Solar beekeepers are seeing an increasing opportunity in the market for their solar-grown honey products.

“Anymore, customers want more than just a good tasting product, they also want to support environmental work,” Vanasse said.

However, as the demand for environmentally responsible products has grown, so has the concern of greenwashing tactics employed by companies that make green claims or use misleading marketing and labeling without actually taking meaningful steps to generate a sustainable or environmentally responsible product. Vanasse said transparency in their operations is key. He frequently brings people out to his agrisolar beekeeping sites so they can see the multi-use purposes of the facilities and provides education services about the industry to project developers, county elected officials, schools, and beekeeper groups.

Vanasse noted that the state of Minnesota requires all ground-mounted installations to complete a solar pollinator scorecard  during the planning stage and after the establishment period of three years. This scorecard ensures the quality of pollinator habitat at the site is reported to the Minnesota Board of Water and Soil Resources. The scorecard is part of Minnesota’s Habitat Friendly Solar Program, a result of state policy that requires verification of adhering to the standards set by the Board of Water and Soil Resources.

Planting solar sites with pollinator species is quickly becoming the norm, in part because of policies like those in Minnesota and New York. In 2018, New York passed a bill that established a vegetation standard for ground-mounted solar arrays. Such policies are promoting numerous environmental benefits and new opportunities for beekeepers.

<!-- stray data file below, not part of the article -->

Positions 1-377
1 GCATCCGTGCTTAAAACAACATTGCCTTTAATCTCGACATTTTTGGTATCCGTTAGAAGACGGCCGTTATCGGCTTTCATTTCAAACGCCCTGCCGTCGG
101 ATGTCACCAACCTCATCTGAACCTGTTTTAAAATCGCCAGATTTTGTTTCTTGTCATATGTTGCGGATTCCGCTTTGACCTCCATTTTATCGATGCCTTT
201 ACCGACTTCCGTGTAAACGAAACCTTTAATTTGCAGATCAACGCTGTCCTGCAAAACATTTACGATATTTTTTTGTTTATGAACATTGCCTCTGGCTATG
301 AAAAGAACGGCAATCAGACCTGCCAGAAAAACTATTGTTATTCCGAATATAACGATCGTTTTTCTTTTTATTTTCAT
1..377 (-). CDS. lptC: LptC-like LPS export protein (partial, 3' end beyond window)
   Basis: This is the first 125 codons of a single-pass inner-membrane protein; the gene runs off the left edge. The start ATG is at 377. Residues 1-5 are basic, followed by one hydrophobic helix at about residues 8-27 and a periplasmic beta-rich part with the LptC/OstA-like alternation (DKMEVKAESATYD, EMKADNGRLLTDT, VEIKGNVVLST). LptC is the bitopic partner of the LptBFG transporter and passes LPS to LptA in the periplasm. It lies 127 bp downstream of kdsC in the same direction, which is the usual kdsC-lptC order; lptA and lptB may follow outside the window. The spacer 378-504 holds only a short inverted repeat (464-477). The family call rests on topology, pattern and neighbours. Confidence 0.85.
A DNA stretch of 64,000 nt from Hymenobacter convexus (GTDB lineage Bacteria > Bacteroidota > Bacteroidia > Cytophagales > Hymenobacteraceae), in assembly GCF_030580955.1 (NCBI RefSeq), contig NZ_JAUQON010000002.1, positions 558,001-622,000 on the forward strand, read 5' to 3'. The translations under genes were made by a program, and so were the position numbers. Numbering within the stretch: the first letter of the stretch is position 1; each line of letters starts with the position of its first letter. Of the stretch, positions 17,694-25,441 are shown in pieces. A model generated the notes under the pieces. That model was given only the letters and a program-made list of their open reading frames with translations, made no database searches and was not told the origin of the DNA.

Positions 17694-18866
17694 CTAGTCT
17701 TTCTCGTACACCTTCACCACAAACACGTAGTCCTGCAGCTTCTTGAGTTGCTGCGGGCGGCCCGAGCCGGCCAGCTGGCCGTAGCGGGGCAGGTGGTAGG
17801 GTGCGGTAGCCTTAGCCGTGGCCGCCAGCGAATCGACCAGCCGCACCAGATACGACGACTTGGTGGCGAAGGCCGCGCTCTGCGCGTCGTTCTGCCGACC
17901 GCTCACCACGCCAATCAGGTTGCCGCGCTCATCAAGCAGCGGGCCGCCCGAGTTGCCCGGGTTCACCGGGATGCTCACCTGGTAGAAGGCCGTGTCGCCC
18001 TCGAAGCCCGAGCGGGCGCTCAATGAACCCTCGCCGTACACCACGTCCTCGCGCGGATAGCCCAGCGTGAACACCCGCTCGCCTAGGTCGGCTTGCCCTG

“Consistently our best performing hives are located on the agrisolar pollinator sites,” Vanasse said. “These hives have a more diverse source of pollen as opposed to a monocrop site; the abundance and diversity of plants lead to a more balanced and diverse diet for the bees, making the hives stronger.”

Fassbinder agrees and says “overall agrisolar beekeeping has been a very positive experience.”

Nearby farmers also benefit from the hives through increased pollination of their crops, especially those that are pollinator-dependent, such as berries, apples, squash, and pumpkins. Researchers at Argonne National Laboratory found in a case study that there are 1.1 million hectares of land designated as proposed or potential solar sites in the U.S. The estimated value of pollinator habitats on the hectares of land that are suitable for pollinator habitat is between $1.5 billion and $3.2 billion.

For beekeepers interested in getting into the photovoltaic beekeeping industry, Vanasse and Fassbinder recommend reaching out to Bare Honey or the solar project developer, whose information is usually available on a fence sign surrounding the project.

Guest blog post by Monarch Joint Venture